met last week with Miss Agnes
Browne, and delicious candy was
made and a package was arranged
for a number of the elderly people
and shut-ins. This week the commit
tee will meet with Miss Helen Berrj^
and ice cream will be made and a vis
it will be made to the sick and con
valescing.
Mrs. Erwin Smith, who is at the
University hospital is much improv
ed now.
Mrs. Bettis Bouknight left last
week for Chattanooga, Tenn., to vis
it her parents. By the time she had
reached her destination she had be
come suddenly ill, and was carried
to a hospital where it was found that
she was suffering from acute appen
dicitis. An operation was performed,
and her condition is now very good.
Her husband was wired for as soon
as she reached Chattanooga.
Miss Mary Waters has gone to Au
gusta, having accepted a position
there.
Miss Helen Wright is spending a
while in Rock Hill.
The Baraca Class of the Baptist
church had its annual picnic last Fri
day afternoon at Salter's Pond. This
class numbers over 50, and the mem
bers had the privilege of inviting
friends, so there was about 100 pres
ent. The afternoon was one of the
unusual hot ones so all who possess
ed a bathing suit carried it along. It
was .jolly sight to seo the bathers,
big and little, young and old, and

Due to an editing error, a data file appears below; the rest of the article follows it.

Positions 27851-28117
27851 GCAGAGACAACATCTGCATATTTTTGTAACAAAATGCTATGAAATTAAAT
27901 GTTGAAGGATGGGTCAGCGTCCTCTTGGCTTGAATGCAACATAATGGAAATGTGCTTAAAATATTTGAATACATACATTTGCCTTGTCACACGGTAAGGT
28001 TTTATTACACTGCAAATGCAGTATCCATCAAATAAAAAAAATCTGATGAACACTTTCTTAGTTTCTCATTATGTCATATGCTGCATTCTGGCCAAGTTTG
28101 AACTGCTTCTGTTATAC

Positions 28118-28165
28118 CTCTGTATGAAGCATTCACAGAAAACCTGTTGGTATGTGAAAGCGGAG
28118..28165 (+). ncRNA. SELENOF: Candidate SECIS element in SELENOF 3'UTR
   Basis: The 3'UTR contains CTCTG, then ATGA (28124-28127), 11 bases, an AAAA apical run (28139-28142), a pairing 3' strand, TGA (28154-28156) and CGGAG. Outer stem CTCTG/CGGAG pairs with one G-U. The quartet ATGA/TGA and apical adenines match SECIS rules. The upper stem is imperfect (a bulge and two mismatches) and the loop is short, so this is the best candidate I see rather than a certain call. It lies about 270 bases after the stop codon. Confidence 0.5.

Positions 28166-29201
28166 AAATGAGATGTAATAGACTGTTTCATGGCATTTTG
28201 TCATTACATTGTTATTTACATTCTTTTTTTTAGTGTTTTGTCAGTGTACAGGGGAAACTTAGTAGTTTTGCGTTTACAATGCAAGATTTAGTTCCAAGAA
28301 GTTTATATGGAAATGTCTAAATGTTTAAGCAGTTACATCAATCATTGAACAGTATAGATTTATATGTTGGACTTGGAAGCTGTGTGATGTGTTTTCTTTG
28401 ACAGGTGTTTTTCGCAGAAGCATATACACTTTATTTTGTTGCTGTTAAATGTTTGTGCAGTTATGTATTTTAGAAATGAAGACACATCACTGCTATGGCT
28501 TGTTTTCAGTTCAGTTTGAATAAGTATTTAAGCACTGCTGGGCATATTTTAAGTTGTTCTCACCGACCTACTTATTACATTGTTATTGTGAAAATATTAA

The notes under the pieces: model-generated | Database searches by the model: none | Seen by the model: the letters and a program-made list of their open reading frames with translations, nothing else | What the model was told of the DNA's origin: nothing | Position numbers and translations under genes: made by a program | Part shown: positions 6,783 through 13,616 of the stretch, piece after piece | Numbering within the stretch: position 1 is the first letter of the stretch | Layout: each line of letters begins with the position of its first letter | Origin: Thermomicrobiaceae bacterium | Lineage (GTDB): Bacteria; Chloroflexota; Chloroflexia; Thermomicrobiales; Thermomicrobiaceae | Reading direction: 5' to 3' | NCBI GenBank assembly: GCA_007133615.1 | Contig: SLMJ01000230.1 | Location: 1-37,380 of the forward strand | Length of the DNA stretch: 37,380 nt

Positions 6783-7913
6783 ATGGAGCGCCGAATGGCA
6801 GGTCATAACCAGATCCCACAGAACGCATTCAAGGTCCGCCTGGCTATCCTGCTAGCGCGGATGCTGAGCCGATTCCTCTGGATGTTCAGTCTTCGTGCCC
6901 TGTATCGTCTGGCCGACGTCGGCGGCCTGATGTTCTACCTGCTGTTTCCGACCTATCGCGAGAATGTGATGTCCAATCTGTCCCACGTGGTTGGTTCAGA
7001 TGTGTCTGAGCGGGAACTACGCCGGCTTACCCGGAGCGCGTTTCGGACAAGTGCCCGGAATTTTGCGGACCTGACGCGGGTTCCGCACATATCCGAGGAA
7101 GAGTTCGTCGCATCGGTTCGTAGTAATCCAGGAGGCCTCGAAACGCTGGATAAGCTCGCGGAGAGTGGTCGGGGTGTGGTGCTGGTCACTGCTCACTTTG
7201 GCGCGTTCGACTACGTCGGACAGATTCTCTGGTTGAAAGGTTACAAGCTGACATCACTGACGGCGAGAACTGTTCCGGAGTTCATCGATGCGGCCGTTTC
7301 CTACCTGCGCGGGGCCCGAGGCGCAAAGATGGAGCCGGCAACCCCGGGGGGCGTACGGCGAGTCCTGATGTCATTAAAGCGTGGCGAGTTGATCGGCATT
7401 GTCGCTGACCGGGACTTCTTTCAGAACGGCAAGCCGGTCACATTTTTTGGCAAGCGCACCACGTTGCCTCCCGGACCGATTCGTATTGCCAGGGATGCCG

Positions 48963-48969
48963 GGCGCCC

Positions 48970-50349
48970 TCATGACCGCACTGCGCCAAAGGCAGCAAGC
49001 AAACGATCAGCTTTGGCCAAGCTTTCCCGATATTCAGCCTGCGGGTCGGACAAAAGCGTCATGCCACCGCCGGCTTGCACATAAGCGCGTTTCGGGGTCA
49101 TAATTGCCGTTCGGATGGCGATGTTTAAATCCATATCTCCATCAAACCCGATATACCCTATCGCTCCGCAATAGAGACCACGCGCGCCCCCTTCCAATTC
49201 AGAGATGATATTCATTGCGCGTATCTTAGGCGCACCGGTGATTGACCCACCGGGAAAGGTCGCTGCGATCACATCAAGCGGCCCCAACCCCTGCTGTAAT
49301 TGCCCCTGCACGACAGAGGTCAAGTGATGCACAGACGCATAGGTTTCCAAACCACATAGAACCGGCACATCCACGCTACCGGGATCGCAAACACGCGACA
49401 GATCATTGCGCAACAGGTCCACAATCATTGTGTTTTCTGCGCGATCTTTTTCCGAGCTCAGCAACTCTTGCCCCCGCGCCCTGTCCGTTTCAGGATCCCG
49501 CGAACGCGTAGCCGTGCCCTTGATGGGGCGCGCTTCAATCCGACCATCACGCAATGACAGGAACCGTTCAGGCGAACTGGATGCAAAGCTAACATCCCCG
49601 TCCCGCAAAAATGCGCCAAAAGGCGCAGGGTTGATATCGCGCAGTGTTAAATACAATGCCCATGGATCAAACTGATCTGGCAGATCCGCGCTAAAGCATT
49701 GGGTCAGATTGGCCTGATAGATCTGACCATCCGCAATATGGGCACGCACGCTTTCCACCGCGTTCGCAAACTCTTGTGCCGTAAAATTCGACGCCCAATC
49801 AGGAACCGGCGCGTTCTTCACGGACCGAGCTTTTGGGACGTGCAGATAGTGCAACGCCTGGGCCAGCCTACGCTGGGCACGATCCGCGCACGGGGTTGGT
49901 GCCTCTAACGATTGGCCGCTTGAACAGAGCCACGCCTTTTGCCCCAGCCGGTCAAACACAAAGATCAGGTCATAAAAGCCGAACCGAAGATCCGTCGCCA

those who did not venture in were
left to make lemonade and iced tea
for the supper. A most bountiful sup
per was spread, which every one en
joyed.
Miss Isoline Westmoreland has re
turned from Charleston where she
visiter her sister. Mrs. Frank Weirse.
Mrs. Alice Cox and Janies Robert
are at home from a visit to relatives
in Saluda.
Mrs. Sophia Meyer Lindermann
has returned to her home in Florida
after a visit to her aunt, Mrs. M. E.
Norris and other relatives.
Mrs. M. R. Wright has been for ?
visit to her sisters, Misses Luelle and
Sara Norris jn^Golumbia.
Miss Marion;.lNorn of McCormick
:
is the guest of her cousin, Miss Fran
ces Lott.
Miss Anibell Turner of Augusta is
spending a while with friends.
Miss Grace Crouch of Saluda is
spending this week in the home of her
grandparents, Mr. and Mrs. S. J.
Watson.
Miss Olivia Milford is at home